epoletna

Well-Known Member
I'm beginning to reach out with my .270 Winchester. This is not one of those super-modern rifles with a 35" barrel wrapped with carbon fiber and a rare action that it is carved out of unobtainium by virgins working in the light of a full moon. It's a straight out of the box pre-'64 Winchester built in 1954, and I'm enjoying load development with it.

So here's my question, for those of you with sophisticated computer programs that tell you how much elevation and windage to crank in based on distance, wind, Coriolis effect, and phase of the moon: how many inches will a 130 grain Sierra bullet traveling at 3,000 FPS at the muzzle drop from 100 yards to 200 yards?

I know this is not a sophisticated equation. I am getting decent groups at 100 yards with my current load, and I want to begin shooting at 200 yards, but don't want to fire a 200 yard group to determine how many inches I need to come up, and I know there are computer programs that will tell a shooter how many clicks to crank in.

So what say you? How many inches should I crank in for a 130 grain Sierra soft point boat tail bullet that leaves the muzzle at 3000 FPS, if I want to hit the bullseye at 200 yards too? This should be a pretty straightforward computation, I should think.

If I'm successful at this, I hope eventually to reach out to 500 yards. Small potatoes, I know, but there you are.

Thanks.

P7M13

Well-Known Member

You can also customize the chart inputs

epoletna

Well-Known Member
Three inches. Thank you very much. I was going to try 2.5 inches, but 3 sounds pretty reasonable. I appreciate the help.

DJ Fergus

Formerly 'djfergus'
If you are just wanting to shoot to 200 yards with it, set it for 1.5 inches high from dead center bullseye @ 100 yards and leave it there. This should get you really close to center of bullseye at 200. Just put the cross hairs on the vitals (lung/heart area) of deer sized game that are 200 yards & closer and pull the trigger. Your center of three shot groups should never be much more than 1.5" high or low on a shot in between 0 to 200 yards.

NDF

Well-Known Member
Inches high @ 100 yds to 500 yds, 130gr @ 3000fps
200 + 1.2
300 + 2.9
400 + 4.7
500 + 6.5

LVJ76

Well-Known Member
LRH Team Member
Ballistics apps are pretty cool for us that grew up shooting at longer distances using the Kentucky windage method.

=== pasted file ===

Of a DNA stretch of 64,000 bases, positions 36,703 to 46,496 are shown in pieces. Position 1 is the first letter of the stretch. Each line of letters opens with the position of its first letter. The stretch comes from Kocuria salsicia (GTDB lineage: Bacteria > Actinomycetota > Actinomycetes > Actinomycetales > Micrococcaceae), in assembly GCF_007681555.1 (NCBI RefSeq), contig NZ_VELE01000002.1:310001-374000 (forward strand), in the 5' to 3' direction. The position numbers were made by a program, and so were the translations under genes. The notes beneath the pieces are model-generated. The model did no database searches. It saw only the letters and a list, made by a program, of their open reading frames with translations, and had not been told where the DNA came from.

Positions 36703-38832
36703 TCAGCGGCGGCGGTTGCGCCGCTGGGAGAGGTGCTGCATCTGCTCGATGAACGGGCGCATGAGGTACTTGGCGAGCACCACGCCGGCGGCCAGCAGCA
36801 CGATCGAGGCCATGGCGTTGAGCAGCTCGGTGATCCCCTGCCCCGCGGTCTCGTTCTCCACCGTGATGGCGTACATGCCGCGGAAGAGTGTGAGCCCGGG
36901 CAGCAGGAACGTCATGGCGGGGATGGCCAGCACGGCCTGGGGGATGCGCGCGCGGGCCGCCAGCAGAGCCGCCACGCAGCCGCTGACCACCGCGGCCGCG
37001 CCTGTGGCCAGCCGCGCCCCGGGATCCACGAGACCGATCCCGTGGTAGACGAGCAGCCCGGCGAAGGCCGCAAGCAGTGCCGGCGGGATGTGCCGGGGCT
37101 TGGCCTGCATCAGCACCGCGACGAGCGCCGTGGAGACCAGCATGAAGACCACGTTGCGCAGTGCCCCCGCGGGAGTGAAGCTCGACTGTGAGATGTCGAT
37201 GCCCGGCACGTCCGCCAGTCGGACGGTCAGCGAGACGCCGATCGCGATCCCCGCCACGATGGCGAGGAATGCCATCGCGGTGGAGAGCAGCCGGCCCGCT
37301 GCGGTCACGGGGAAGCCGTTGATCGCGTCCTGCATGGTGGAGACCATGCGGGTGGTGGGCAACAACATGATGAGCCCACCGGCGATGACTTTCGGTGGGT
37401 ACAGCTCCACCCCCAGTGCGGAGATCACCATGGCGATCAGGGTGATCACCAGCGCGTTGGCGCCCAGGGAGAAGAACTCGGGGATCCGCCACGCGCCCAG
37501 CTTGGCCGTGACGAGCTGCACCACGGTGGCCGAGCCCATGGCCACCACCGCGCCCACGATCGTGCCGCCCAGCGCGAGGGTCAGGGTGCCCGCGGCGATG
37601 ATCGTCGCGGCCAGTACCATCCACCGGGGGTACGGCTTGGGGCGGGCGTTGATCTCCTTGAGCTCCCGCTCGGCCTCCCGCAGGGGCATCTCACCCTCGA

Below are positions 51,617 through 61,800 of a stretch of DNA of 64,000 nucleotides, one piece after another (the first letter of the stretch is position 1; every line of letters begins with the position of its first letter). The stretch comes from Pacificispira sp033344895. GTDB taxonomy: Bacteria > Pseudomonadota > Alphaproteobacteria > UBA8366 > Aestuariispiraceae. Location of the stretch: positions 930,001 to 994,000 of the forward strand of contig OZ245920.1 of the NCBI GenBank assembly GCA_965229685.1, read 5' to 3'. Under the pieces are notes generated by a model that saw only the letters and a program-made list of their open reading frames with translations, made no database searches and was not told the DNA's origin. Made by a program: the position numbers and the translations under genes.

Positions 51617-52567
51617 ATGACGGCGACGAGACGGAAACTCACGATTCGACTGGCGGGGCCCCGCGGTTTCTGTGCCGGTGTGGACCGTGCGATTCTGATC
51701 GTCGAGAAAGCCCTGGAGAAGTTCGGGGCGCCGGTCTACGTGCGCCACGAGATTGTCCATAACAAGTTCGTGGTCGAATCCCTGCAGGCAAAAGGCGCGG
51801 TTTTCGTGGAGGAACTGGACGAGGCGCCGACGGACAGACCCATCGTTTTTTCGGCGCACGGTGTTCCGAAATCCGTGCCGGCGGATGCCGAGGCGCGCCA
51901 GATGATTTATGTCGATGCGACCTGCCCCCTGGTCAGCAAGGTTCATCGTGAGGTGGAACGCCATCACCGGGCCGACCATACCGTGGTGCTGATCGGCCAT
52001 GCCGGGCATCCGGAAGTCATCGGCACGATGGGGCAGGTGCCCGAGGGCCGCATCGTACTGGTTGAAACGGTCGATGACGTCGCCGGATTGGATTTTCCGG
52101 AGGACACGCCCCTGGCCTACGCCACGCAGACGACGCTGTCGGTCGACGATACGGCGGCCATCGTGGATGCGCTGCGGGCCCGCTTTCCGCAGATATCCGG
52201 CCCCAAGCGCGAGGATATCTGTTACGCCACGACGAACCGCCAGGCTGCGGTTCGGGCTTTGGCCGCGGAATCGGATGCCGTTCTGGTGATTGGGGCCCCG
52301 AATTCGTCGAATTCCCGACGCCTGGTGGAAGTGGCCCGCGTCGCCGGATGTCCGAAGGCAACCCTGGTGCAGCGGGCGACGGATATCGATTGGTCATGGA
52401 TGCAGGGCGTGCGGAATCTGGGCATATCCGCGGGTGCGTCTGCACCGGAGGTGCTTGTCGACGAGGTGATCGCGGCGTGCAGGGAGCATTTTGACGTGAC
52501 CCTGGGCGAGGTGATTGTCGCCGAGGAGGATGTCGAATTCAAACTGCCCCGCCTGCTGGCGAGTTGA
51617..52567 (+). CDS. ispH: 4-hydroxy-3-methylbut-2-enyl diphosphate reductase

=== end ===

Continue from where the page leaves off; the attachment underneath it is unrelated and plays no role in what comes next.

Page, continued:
Most rifle cartridges sighted at 100 yds, will drop from 1" to 2" at 200 yds and 6" to 8" at 300 yds, yours with a 130gr bullet will shoot pretty flat. My 7mm Rem Mag I sight at it at 250 instead of 100, so I only have a drop of say 4" at 300 and I'm only 3" hight at 100. So I have whats called a point blank range up to 300, meaning I can take a shot at vitals and be dead on. It's good to be set up like this when you jave to take a quick shot at these ranges.

I shoot Silhouette competition and used to set up dial up charts so I knew exactky how many clicks I neede to shoot at 500m with a 200m cero. With apps now you just look at the app and dial up. No need to set up a chart in advance anymore.

Now charts are good to have when hunting, no time to look at the app, just look at the chart that accessible when taped to the rifle, dial up and shoot. Wind is a little different, that you need to learn how to read and then adjust as needed.

Yes there is a little more to all this but this is the short version.

Hope this helps and stay safe

LVJ76

Well-Known Member
LRH Team Member
Here is an example, it will vary with your altitude, temperature, etc.

Buckys

Well-Known Member
I'm using this info on the Sierra bullets but MV=3000:
Bullet Weight, 130. Bullet Style, Sierra GameKing Boat-Tail Soft Point. Muzzle Velocity, 3060. Ballistic Coefficient .436. Bullet Length In, 1.125in. / 28.58mm.​

(my work laptop gets left coast internet filtering which prevents access of ~80% web sites that are related to shooting, archery, knives, etc. ... so the calculator that I use is one of the few that does not get filtered and seems to work pretty well)